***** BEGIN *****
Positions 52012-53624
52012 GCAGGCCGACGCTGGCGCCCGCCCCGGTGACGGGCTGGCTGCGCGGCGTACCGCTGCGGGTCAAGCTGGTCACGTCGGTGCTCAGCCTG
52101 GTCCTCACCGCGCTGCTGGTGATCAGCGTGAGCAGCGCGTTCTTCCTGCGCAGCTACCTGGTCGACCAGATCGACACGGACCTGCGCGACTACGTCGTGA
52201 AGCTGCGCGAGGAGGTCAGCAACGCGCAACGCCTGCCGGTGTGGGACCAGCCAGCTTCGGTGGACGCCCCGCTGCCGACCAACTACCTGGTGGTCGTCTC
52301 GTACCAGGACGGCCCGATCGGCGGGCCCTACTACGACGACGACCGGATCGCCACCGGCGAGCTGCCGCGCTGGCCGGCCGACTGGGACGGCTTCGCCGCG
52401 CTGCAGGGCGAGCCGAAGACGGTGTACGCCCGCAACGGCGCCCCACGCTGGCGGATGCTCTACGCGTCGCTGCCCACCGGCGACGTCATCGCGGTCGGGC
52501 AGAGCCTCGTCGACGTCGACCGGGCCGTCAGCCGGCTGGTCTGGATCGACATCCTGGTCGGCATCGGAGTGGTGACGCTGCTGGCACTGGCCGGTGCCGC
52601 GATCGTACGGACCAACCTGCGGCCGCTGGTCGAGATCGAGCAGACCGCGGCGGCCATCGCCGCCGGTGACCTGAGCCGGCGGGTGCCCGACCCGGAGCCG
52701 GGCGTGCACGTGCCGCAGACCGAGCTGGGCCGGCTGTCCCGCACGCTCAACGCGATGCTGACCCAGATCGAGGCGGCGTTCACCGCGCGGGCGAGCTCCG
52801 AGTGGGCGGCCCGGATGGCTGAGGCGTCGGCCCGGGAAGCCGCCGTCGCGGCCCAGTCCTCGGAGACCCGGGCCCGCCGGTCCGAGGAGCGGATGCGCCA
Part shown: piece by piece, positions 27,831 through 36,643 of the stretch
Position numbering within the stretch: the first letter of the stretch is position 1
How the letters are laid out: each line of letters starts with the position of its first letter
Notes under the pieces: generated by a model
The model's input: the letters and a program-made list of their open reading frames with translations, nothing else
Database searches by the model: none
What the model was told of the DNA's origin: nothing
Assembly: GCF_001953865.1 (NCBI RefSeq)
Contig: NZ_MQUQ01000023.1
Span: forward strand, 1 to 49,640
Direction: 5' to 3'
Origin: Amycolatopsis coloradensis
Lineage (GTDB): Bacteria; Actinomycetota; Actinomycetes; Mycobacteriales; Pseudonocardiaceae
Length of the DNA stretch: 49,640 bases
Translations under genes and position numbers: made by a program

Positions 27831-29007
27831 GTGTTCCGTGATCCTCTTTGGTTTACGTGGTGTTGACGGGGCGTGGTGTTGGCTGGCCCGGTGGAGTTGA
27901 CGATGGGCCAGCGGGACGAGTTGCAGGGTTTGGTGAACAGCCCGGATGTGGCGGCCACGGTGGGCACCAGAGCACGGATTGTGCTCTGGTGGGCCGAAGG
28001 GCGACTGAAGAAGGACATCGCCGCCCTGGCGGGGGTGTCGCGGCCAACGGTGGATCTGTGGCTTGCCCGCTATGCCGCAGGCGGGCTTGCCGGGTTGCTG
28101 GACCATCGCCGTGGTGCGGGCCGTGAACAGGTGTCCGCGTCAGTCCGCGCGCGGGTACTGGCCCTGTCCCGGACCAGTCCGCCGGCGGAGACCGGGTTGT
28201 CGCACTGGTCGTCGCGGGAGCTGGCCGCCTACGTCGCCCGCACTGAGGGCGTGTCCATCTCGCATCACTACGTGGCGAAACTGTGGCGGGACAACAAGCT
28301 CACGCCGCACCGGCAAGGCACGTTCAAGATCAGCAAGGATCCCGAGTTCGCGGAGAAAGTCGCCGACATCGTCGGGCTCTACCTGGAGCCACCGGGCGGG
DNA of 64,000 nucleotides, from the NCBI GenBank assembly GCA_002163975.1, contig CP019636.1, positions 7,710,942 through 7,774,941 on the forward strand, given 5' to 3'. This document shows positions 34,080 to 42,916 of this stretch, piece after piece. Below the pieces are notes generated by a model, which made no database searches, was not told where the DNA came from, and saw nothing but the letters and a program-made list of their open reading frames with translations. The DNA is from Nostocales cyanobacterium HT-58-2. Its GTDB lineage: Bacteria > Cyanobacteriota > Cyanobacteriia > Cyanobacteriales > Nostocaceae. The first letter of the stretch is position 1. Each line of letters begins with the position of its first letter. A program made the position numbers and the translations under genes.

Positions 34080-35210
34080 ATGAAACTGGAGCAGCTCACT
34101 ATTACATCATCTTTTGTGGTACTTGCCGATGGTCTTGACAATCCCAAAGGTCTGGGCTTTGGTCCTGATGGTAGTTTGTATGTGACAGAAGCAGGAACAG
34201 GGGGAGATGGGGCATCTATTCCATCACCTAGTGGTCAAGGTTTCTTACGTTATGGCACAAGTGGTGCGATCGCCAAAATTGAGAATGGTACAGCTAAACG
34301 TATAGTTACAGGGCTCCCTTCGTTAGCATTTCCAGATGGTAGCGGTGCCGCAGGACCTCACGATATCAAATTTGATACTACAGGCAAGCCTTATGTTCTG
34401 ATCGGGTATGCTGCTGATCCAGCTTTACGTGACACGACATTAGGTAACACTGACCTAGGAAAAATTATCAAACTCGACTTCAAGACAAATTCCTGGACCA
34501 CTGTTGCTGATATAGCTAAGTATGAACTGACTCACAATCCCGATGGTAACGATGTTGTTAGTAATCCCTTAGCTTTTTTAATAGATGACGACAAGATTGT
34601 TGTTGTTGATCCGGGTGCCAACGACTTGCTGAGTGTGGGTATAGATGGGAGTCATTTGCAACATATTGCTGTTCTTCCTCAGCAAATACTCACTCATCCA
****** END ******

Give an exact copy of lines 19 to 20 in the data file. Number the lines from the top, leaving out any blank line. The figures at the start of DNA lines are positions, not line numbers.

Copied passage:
Contig: NZ_MQUQ01000023.1
Span: forward strand, 1 to 49,640